Recently, a candidate asked me if I feared competition from in-house recruiters. Although it was tempting to make all the standard jibes about in-house recruiters being agents who didn’t make it in a proper recruitment firm like mine, I decided it was better to demonstrate to the candidate precisely how their banks despise their in-house recruiters more than we do.
Exhibit one was the software the in-house recruiters are forced to use. “Watch me log in”, I said, showing him the system used by several of the very largest banks. “Note the lack of password control.” Yep, in 2011 there are bank systems handling personal data that connect to the Internet with no password. You might think that that makes it easy to steal data. No it doesn’t, because 30 seconds later the system crashed. Indeed, I can’t run it on my laptop because my JIT debugging tools keep popping up to ask me if I’d like to fix it (I’m a headhunter who codes C++, don’t ask why).
The fact is, that in many banks there is a poor relationship between HR and the IT staff. This seems to have resulted in systems that are better characterised as acts of revenge in a blood feud than as business tools.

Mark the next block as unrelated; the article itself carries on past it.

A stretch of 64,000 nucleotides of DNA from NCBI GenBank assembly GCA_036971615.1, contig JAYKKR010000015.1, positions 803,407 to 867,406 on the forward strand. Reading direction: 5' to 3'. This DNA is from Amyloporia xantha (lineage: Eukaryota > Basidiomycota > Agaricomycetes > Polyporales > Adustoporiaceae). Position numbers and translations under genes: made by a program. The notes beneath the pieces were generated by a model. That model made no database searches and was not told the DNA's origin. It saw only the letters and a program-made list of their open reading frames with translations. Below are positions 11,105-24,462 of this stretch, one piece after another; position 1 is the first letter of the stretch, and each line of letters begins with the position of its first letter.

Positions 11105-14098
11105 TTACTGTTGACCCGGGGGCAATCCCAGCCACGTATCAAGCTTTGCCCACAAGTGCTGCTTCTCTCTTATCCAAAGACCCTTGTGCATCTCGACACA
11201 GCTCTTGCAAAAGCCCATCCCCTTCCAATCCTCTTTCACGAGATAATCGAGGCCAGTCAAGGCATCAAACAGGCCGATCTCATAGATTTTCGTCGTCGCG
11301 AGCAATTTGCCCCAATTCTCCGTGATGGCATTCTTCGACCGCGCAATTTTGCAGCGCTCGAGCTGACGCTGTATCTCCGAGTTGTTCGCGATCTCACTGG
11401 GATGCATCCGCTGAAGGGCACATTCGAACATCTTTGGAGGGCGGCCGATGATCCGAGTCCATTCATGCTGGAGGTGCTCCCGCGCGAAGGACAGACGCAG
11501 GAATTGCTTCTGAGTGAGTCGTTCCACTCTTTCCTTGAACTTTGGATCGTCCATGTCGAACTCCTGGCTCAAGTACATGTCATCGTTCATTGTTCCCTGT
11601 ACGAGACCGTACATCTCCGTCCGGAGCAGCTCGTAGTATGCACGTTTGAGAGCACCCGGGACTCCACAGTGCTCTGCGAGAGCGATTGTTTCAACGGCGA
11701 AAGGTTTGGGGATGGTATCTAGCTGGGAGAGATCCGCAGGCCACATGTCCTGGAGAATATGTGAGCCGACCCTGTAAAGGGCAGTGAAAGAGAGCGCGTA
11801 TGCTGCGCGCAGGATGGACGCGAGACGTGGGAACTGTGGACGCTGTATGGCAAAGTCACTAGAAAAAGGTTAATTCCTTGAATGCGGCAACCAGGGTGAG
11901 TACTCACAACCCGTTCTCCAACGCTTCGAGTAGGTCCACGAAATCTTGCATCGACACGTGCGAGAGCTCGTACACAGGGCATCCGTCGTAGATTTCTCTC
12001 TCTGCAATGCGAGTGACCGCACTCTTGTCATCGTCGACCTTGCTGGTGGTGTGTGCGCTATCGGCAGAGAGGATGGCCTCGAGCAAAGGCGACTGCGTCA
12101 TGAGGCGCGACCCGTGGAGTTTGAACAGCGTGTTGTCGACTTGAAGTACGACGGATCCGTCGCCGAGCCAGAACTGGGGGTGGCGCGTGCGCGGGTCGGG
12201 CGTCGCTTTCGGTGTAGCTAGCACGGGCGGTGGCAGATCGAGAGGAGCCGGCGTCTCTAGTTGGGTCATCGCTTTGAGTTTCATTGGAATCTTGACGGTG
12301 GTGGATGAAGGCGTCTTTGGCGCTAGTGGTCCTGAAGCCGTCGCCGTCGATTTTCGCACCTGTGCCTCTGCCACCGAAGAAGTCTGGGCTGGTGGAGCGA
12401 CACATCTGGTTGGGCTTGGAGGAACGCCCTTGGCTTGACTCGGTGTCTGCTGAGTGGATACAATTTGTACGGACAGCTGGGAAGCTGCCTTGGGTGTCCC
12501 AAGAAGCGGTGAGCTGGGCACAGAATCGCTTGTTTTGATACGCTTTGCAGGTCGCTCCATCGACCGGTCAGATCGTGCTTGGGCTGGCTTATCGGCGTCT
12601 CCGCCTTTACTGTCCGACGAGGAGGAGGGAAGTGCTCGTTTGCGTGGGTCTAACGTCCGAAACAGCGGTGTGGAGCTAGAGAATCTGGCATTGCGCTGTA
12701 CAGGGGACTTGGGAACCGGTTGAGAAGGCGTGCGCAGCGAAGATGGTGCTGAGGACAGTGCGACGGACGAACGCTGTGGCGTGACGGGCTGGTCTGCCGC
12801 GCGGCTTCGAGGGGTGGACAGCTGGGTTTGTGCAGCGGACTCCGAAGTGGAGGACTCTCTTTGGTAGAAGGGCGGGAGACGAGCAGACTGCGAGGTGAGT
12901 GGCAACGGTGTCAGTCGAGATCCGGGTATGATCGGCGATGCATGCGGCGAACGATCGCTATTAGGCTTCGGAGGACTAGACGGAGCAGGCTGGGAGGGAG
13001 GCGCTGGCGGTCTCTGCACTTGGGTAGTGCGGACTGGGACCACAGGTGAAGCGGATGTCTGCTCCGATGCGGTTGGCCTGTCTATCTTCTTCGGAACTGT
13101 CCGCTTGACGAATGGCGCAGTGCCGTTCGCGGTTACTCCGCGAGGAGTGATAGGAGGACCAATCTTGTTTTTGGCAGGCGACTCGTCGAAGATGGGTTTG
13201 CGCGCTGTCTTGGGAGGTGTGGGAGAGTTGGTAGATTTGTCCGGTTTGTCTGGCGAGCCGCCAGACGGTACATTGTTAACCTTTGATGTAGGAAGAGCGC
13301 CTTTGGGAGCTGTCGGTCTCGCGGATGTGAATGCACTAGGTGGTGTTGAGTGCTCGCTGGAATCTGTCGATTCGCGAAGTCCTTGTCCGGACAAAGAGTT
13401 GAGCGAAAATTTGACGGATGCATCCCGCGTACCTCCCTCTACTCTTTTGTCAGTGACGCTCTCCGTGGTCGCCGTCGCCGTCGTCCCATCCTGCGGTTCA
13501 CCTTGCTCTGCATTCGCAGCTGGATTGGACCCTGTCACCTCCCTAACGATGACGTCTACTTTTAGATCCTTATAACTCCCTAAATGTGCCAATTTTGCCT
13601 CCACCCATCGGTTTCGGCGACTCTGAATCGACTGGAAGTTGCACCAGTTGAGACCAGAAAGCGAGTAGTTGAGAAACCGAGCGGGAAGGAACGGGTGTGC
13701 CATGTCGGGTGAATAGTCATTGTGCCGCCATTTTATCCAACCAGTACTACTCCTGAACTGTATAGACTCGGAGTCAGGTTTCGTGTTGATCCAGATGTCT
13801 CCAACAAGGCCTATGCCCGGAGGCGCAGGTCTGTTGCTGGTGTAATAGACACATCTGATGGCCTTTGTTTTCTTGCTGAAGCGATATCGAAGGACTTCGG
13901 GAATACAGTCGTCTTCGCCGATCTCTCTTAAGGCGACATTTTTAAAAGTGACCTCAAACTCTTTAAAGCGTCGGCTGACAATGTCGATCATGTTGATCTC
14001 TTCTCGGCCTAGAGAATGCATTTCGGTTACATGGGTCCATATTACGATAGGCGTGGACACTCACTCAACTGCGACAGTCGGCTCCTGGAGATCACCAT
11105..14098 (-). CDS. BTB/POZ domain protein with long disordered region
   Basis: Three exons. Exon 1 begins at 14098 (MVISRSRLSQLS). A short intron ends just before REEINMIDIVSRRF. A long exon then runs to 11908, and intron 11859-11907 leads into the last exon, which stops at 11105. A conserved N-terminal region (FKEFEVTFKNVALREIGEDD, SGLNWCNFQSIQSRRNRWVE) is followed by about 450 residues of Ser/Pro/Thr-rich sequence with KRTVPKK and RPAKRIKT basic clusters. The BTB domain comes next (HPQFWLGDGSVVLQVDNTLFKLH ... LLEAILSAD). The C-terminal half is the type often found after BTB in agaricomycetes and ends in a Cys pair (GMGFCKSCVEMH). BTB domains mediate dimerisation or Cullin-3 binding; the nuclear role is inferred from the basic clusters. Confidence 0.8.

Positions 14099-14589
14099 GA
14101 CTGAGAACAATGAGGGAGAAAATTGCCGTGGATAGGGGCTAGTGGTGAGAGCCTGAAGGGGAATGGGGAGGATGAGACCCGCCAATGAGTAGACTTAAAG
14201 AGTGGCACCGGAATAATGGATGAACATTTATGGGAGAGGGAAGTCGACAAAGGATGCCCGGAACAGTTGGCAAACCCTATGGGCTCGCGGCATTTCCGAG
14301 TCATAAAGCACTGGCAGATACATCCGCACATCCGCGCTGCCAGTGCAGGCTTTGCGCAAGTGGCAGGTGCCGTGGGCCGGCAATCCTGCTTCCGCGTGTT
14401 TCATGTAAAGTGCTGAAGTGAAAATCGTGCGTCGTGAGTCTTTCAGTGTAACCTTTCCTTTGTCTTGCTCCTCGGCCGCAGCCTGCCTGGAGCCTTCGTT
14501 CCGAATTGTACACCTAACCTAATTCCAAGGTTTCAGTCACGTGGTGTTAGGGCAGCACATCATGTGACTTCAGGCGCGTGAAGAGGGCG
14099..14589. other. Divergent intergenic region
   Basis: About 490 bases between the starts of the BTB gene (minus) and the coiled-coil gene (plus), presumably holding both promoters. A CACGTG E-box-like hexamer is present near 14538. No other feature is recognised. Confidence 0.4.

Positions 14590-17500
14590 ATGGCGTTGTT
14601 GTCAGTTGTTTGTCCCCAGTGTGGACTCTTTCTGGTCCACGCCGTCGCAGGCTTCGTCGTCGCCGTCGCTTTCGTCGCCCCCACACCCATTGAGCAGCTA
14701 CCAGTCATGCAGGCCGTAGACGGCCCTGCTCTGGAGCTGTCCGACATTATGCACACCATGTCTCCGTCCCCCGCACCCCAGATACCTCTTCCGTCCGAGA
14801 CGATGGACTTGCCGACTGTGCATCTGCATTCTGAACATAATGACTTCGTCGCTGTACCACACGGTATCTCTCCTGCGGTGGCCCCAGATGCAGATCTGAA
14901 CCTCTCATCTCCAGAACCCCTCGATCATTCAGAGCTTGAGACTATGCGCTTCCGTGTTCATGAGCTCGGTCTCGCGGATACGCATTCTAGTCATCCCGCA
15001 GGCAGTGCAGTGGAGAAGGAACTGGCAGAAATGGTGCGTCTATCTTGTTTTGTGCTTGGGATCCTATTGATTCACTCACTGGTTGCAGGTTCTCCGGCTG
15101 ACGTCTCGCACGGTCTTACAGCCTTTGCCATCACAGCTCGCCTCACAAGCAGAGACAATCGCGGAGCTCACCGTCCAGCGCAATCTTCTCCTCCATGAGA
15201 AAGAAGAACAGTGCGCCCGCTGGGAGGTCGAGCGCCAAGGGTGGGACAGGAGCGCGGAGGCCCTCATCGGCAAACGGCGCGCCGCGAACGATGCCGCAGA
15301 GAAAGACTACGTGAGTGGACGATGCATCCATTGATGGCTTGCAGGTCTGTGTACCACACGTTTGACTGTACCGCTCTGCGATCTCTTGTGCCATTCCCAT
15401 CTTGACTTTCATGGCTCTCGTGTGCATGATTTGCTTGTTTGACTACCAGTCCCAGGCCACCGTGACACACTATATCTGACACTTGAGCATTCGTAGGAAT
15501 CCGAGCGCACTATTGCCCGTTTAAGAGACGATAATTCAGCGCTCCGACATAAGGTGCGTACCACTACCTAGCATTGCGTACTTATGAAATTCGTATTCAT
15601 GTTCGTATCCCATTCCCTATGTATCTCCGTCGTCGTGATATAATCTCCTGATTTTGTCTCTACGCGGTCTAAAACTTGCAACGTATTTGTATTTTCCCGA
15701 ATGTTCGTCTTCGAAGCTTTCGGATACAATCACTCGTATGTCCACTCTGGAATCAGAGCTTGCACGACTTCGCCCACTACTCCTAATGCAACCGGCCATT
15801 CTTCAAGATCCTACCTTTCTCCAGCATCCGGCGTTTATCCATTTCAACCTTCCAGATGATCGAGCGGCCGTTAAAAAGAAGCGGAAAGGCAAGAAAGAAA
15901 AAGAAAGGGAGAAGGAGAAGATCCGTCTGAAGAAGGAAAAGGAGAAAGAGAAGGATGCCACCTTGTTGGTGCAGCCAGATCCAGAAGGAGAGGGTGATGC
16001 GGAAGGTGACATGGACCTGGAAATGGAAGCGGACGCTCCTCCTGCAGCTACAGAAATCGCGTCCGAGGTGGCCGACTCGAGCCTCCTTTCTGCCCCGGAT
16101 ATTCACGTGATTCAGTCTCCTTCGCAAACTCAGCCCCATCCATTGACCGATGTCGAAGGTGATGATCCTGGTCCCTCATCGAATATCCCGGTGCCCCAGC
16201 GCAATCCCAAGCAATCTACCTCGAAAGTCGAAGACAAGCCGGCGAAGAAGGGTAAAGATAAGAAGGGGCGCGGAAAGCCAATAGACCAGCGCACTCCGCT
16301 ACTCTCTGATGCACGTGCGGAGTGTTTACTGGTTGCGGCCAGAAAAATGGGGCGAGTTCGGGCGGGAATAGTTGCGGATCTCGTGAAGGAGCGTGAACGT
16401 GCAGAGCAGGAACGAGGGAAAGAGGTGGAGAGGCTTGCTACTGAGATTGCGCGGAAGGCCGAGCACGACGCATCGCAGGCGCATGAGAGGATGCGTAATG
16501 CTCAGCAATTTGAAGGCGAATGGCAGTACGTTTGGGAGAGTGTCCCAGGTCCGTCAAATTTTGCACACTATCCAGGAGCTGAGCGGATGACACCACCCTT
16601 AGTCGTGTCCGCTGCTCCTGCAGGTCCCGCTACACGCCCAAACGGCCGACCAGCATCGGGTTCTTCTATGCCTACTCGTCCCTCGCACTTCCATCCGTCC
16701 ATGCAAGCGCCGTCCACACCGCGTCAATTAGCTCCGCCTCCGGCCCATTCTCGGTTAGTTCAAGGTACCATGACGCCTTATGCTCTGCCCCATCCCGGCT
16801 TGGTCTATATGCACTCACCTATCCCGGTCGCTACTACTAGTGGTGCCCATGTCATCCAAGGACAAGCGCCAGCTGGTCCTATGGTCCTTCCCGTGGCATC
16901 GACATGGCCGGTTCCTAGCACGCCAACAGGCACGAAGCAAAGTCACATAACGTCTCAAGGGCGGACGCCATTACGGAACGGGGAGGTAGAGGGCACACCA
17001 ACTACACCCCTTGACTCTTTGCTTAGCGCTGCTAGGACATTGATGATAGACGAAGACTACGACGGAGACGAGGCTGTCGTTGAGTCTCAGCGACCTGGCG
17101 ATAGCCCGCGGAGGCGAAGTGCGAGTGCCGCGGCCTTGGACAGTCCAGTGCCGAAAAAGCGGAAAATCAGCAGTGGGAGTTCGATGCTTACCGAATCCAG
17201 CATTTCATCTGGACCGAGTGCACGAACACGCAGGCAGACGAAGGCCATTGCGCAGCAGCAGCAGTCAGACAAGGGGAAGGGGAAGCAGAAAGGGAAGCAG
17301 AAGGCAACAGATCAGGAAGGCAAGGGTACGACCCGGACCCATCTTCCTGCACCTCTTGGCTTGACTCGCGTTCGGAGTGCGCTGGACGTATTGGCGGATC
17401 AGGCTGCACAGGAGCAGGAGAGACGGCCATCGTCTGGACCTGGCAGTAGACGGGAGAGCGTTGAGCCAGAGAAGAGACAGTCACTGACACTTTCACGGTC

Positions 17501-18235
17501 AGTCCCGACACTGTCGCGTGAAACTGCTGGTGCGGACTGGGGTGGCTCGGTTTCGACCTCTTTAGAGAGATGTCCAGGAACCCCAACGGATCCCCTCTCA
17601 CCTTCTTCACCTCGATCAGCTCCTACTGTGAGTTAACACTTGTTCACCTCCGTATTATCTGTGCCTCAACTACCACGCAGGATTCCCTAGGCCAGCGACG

Exhibit two was the fact that some in-house recruiters don’t even have business cards. No, I don’t know why; it’s always felt like kicking a kitten to ask.
Exhibit three is the fact that recruiters are rarely allowed out. My very first article for this website covered my exploits at a conference.
In-houses rarely go to conferences; they don’t have budget for anything beyond coffee in the nearest Starbucks. One told me of getting grief over his phone bill because when he spoke to candidates it was often on their mobiles at 40p/minute. As a result, he’d spent “hundreds of pounds” one month and was therefore trying to get them to call him rather than vice versa. That’s just sad.
Exhibit four is the sad reality that recruiters are often at the bottom of even the HR food chain. Can you imagine a recruiter ever running a general HR function? I can’t and I am one. Recruitment is a basically different business and culture. Because of this, in-house recruiters’ career prospects aren’t great. Nor, I’m told, is their pay. Their relationship with line management is rarely warm because no rational person prefers to deal with a monopoly supplier.
Note that not once here have I said in-house recruiters are bad people. They’re not. I treat them with more respect than they have come to expect from their own employers, since I am an external recruiter and us external recruiters know how important it is to be nice to people in the real world.
Dominic Connor is a director of P&D Quant Recruitment and will be glad to debug your recruitment system for a modest fee.